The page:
As media glamorizes alcohol consumption, underage drinking reaches alarming rates

April is National Alcohol Awareness Month, situated squarely between spring break partying and the upcoming prom and graduation season. According to the National Survey on Drug Use and Health (NSDUH), among adolescents 12 to 17 years old, youth binge and heavy drinking rates were 8.8 and 2 percent, respectively. The rate of binge drinking was 41 percent for young adults aged 18 to 25, while heavy drinking was reported by 14.5 percent in that age range.
Additionally, an estimated 7.2 percent of 16- or 17-year-olds, 16.7 percent of 18- to 20-year-olds, and 26.1 percent of 21- to 25-year-olds reported driving under the influence of alcohol in the past year. Among college students alone, more than two million drove after drinking in the past year.
If these statistics aren’t alarming enough, then it is the consequences of these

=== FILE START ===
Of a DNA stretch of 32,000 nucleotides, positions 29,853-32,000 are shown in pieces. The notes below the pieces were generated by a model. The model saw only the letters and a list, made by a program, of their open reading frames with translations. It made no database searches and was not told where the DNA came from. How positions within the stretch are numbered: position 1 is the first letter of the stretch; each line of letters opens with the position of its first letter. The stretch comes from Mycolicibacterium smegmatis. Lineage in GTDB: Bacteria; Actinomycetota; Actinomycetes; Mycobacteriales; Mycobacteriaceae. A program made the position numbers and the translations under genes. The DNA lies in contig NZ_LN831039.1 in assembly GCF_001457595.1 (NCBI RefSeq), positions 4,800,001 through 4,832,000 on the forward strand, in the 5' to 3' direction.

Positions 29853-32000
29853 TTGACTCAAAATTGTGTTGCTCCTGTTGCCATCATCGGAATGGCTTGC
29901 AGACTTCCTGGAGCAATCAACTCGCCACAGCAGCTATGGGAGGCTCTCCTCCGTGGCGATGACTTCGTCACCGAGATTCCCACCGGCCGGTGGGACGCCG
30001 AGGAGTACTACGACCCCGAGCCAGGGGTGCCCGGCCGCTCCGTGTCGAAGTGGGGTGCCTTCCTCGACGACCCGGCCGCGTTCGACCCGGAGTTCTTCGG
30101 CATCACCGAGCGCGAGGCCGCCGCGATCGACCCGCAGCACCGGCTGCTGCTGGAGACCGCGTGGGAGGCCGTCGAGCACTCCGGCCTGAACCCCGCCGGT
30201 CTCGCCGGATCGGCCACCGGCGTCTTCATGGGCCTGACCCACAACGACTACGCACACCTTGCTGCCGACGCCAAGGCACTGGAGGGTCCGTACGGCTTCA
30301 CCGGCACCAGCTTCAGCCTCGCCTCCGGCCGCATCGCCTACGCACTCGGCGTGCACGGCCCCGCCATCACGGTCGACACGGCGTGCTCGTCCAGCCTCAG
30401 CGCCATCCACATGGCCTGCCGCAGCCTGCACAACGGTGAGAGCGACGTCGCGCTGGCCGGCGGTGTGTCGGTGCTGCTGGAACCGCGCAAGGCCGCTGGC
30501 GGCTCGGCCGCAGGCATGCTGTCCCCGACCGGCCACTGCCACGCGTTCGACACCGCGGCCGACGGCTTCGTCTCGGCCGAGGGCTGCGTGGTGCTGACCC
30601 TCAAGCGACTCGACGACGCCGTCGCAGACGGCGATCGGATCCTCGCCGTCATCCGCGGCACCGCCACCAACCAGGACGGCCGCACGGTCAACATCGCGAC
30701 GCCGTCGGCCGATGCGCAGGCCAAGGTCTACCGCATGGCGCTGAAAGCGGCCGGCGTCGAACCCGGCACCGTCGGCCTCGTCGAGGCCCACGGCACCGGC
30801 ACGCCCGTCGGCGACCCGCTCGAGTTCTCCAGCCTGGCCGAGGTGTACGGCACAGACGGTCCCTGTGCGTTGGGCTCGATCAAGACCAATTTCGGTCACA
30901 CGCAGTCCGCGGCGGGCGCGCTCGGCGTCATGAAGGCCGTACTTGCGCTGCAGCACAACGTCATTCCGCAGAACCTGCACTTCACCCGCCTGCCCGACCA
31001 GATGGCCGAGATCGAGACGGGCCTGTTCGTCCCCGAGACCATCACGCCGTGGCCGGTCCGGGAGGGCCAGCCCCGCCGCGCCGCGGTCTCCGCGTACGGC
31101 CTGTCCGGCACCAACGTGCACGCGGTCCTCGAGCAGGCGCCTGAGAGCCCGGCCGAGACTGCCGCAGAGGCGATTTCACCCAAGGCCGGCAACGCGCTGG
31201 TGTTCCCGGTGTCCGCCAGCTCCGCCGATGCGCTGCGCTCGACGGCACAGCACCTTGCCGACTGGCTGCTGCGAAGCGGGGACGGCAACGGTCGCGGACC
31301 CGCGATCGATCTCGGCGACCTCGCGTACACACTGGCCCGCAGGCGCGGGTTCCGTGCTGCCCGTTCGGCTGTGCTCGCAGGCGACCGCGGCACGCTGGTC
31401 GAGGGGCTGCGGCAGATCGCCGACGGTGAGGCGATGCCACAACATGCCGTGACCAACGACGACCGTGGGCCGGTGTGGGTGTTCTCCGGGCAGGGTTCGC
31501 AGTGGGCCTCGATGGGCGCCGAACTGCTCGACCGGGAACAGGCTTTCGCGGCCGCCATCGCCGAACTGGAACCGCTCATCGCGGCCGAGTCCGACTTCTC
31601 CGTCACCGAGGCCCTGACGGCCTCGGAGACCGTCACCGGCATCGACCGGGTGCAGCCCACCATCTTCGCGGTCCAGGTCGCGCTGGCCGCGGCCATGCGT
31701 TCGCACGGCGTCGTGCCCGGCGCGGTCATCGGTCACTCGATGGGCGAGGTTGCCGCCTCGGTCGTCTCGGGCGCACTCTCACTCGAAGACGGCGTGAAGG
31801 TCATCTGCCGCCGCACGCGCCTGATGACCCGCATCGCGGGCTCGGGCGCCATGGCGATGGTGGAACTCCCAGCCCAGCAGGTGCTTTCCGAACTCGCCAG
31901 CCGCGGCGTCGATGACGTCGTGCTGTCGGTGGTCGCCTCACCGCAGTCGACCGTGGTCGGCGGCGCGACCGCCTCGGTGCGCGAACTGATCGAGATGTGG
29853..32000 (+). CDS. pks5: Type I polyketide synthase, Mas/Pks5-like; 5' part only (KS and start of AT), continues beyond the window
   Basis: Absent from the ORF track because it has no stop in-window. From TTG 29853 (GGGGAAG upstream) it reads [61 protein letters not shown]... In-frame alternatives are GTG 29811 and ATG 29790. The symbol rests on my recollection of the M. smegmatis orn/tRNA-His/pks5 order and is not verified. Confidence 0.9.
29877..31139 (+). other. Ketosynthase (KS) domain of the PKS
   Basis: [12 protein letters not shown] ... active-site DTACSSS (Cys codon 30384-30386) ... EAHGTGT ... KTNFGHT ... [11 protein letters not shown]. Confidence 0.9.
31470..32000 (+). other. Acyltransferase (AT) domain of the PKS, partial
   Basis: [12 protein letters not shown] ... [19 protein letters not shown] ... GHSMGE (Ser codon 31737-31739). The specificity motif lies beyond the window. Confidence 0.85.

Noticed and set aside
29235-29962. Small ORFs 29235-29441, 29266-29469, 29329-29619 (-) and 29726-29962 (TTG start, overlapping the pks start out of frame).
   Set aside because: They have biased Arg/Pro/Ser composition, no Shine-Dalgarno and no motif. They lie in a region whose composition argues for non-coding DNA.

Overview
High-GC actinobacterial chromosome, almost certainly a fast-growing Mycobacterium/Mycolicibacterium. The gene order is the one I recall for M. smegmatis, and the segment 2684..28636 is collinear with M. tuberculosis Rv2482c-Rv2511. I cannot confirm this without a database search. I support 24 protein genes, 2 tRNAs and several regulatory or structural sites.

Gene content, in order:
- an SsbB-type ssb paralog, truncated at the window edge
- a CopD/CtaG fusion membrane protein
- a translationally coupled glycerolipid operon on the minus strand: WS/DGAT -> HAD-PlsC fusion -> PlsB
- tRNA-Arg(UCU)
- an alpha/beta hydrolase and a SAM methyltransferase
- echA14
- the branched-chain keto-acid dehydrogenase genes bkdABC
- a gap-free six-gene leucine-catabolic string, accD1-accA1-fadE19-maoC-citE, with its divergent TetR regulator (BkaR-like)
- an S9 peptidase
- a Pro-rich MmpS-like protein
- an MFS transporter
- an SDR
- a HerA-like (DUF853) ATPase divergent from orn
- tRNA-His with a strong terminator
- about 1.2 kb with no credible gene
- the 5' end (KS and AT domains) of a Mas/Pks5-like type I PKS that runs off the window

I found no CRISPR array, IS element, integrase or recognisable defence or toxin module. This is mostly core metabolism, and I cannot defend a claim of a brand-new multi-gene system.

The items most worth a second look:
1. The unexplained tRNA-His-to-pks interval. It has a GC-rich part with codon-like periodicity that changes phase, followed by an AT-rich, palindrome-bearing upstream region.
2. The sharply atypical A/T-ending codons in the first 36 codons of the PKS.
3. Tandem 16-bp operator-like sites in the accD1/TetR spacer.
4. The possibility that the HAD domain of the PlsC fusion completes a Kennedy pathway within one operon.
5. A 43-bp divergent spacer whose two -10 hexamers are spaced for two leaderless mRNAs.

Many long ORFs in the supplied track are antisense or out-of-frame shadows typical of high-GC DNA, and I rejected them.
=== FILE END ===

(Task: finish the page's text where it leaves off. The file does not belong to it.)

actions that should be inspected. Roughly 1,700 college students between the ages of 18 and 24 die each year from alcohol-related unintentional injuries, including motor vehicle crashes. Nearly 100,000 students between the ages of 18 and 24 are victims of alcohol-related sexual assault or date rape, and another 1.3 million college students are injured unintentionally or through acts of assault by other students, as reported by the National Institute on Alcohol Abuse and Alcoholism (NIAAA).
“One of the major influences on our nation’s young people regarding alcohol
comes from pop culture and the media,” says Bobby Wiggins, director of Drug Education for Narconon International, which provides drug prevention and education programs for students in grade school through college
“Many of today’s reality TV shows with young adults contain plenty of on-camera alcohol abuse, which can somewhat legitimize or even idolize that behavior in the eyes of impressionable teenagers. At the very least it sets a poor example.”
Narconon presenters speak to more than 500,000 young people per year internationally. There are also drug education videos available, one of which focuses on alcohol and the media which is viewed by millions more people each year in the U.S. and abroad.

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